The U.S. government threatened to fine Yahoo US$250,000 a day
The U.S. government has been under fire ever since the whole NSA debacle, due in no small to ex-NSA contractor Edward Snowden, who is now living in asylum in an undisclosed location in Russia.
Now, thanks to newly declassified documents, it has been revealed that Yahoo had been faced with massive fines of up to US$250,000 a day if it failed to comply with the U.S. government's request for user communications data. Yahoo believed this request was unconstitutional, but ultimately lost in its legal battle to resist the government's request.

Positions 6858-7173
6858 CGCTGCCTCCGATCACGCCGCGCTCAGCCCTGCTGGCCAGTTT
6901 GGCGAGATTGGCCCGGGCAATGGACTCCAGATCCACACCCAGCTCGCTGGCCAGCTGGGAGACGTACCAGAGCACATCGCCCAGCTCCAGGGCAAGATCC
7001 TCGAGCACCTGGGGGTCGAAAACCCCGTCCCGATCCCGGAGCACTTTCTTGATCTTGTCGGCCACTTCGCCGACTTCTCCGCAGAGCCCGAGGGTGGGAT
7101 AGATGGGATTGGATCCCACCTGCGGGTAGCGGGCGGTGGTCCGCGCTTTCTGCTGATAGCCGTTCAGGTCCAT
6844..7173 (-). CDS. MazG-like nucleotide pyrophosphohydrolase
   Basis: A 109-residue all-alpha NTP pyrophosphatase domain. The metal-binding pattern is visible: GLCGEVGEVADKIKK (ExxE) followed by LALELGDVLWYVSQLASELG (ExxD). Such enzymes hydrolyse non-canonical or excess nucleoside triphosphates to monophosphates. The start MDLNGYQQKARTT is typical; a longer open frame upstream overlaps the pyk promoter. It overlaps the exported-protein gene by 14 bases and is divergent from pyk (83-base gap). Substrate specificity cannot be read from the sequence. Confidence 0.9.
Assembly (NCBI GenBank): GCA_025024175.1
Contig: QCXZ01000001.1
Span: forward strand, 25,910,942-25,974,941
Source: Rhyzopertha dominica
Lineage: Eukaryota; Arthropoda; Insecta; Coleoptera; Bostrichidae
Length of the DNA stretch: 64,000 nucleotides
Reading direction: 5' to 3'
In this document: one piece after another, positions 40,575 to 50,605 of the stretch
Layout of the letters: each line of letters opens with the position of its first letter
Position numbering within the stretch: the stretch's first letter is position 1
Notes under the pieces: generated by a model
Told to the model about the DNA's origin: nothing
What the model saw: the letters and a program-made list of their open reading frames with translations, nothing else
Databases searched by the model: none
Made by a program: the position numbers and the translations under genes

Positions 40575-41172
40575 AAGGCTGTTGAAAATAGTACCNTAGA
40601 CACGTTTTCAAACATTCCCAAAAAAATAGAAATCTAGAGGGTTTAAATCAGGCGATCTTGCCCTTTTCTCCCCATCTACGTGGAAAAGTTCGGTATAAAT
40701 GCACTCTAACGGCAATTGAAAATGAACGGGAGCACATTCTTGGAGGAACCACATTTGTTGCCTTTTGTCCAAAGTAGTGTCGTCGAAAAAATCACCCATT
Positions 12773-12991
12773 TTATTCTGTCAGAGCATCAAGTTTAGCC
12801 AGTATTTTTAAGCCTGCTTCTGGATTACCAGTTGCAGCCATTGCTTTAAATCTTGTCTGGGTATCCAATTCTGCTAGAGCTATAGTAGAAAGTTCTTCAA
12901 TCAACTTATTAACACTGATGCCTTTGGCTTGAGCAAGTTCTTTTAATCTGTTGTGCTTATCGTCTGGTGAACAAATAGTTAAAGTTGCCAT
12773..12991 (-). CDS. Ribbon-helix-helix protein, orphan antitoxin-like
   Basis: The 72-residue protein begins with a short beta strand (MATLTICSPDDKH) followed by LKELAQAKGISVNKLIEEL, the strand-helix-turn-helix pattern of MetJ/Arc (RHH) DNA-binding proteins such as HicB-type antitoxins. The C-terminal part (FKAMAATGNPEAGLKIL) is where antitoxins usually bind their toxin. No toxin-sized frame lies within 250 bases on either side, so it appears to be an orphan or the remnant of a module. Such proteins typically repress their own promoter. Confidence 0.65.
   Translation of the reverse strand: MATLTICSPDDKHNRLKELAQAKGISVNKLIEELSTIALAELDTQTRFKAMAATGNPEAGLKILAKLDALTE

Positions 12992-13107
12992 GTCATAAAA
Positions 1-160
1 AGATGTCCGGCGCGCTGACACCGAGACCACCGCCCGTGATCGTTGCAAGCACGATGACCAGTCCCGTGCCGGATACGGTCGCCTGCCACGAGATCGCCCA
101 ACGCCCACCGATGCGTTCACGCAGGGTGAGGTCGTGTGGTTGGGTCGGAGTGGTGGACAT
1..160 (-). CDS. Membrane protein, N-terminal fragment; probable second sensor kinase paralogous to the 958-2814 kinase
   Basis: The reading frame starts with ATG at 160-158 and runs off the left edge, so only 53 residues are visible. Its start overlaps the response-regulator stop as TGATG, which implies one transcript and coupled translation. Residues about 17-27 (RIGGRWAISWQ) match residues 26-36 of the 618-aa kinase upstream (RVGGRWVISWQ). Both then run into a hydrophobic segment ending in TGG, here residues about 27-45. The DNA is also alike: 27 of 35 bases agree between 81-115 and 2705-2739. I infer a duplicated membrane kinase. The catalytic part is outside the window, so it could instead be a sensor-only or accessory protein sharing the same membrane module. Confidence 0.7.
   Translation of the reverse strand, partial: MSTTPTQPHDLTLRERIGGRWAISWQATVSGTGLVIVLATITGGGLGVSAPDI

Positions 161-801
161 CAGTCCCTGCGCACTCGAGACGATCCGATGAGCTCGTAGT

According to reports, Yahoo challenged this request before the Foreign Intelligence Security Court and the Foreign Intelligence Surveillance Court of Review. The two courts are so secret that even disclosing that a hearing had taken place was illegal.
Yahoo is now seeking to vindicate itself in the court of public opinion and it wants to show that it was an unwilling player in the government's surveillance schemes.
Ron Bell, Yahoo's General Counsel said, "We consider this an important win for transparency, and hope that these records help promote informed discussion about the relationship between privacy, due process and intelligence gathering."
The documents is said to be around 1500 pages long, but they are still some others that remain classified. Yahoo said that it will continue to contest and have more of the case materials declassified.
Source: The Washington Post